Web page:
Susan – It is great to explore Asian theatre archetypes and different styles of movement. It’s a very different kind of physicality. I’m starting to appreciate more about Asian storytelling as well. I had no idea that any Chinese person had taken a Chinese story like this and made it into a play, in English in the 1930s, or that it was such a big hit. It shows that there has historically been success for Asian stories.
We’re not actually taught about that, but it’s something that we can be proud of. We’re not just aspiring to create something from the ground up – someone has already done it before us. Susanna – The original production in London was put on by white actors playing Chinese roles. I think it’s interesting for us to recontextualise the work in contemporary Australia, with an all-Asian team.
Liangyu – It’s interesting how pioneers often don’t think of themselves as pioneers. Hsiung (the playwright) didn’t set out to specifically bring this traditional history to Western audiences, but it ended up being a hugely successful and groundbreaking work at that time. 

Adapting work is a difficult thing to approach, as well as choosing the right time to resurface an older work. What felt right about bringing this show to audiences in 2022?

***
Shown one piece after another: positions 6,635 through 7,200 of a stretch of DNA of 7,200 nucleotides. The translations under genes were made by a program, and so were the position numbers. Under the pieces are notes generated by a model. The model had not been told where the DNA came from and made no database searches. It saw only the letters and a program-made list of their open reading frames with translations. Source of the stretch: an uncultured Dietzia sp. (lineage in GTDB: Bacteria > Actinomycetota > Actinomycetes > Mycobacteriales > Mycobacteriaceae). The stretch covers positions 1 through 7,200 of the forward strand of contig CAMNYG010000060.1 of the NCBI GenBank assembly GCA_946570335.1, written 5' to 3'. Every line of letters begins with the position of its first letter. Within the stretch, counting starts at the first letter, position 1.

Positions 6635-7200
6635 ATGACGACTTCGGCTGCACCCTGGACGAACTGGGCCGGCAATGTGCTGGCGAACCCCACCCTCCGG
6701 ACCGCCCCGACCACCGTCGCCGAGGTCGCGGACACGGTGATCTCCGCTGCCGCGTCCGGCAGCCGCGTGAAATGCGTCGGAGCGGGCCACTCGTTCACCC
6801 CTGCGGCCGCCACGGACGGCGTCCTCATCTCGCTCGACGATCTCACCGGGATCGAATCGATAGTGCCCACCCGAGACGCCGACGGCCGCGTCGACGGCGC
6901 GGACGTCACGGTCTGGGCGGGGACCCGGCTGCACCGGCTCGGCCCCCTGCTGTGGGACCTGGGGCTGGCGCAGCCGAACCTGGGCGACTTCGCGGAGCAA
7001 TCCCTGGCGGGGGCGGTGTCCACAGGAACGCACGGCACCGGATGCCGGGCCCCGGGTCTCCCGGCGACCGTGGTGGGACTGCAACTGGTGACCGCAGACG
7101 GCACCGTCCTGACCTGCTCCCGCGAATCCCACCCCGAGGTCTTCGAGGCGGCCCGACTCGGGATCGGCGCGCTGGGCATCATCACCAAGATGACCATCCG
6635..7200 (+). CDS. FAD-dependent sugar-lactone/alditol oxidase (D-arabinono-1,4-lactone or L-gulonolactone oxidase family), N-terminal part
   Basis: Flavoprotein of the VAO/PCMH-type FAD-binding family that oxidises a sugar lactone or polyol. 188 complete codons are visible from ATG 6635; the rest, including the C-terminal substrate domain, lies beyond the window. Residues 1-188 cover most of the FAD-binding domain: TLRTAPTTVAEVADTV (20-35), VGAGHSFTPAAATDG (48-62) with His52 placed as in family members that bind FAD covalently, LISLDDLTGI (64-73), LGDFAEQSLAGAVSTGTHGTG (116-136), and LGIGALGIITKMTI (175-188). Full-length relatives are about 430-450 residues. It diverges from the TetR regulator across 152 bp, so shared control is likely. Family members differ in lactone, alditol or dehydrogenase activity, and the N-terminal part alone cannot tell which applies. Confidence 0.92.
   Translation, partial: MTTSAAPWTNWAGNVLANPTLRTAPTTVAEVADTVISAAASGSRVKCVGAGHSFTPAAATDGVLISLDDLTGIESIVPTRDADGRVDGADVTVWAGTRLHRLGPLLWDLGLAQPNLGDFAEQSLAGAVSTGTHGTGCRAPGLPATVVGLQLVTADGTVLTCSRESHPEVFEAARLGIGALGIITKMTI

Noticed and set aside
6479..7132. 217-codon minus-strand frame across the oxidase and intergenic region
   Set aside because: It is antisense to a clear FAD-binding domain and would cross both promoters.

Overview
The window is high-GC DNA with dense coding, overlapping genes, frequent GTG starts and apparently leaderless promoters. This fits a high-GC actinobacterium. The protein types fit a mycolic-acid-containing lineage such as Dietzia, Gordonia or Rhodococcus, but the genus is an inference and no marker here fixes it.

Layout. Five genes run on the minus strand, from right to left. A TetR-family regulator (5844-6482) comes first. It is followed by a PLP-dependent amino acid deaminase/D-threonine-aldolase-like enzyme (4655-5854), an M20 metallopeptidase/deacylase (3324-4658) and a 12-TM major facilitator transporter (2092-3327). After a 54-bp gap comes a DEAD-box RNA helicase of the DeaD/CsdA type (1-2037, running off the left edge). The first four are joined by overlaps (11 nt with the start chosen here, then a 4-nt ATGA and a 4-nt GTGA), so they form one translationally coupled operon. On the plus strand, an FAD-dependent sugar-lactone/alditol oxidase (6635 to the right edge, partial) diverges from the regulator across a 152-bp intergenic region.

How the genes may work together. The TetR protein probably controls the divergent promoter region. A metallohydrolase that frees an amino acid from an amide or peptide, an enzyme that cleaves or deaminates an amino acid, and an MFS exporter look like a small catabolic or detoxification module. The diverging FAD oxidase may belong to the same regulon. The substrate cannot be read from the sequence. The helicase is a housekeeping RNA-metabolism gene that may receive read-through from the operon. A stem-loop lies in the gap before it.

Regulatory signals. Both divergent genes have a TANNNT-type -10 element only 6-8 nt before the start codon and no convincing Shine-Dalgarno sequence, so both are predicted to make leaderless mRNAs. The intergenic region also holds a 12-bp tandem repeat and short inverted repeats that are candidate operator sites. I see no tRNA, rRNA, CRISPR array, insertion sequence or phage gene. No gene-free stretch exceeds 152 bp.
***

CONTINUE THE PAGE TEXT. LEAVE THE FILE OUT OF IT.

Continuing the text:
Susan – The cultural landscape is changing, and more people are keen to see all kinds of faces in anything. We now have much more aware audiences who want to see all types of storytelling, diverse faces, they want to get a better feel of the broadness that’s out there, not just the same things getting rehashed.
Tiffany – There’s so much contemporary Asian Australian work coming out, so it got me thinking, are they following the ancestry/genealogy of Australian work, or Asian work? Simply because, I feel like a lot of 20th century Asian work has been lost in our Western theatrical canon. So is there a missing link between these older works, and the contemporary work that’s being performed on our stages?

What have been some of the challenges in getting this work ready for an audience?
Tiffany – The biggest challenge has been learning a new theatrical style, and realising not everyone has the same cultural vocabulary. We’ve all been raised in different diasporas, so a lot of the traditional cultural elements in the play are important to us for different reasons, ranging from discovering a new style, a gesture or a bit of history.

Tackling Tokenism Head-On

“We don’t see any Asian work from that period – or from any other time in the 20th Century, really. There’s a lot of Asian work being made now, but plays like this are the predecessors.”

“What do the Asian plays of periods other than our own look like?”

I sometimes wonder if the idea of diversity we’re developing here now had come about 100 years ago, what kind of works would we have seen? We know the old American and British plays but what do the Asian plays of periods other than our own look like? That’s the theatrical canon I want to interrogate.

Tiffany Wong (for Audrey Journal)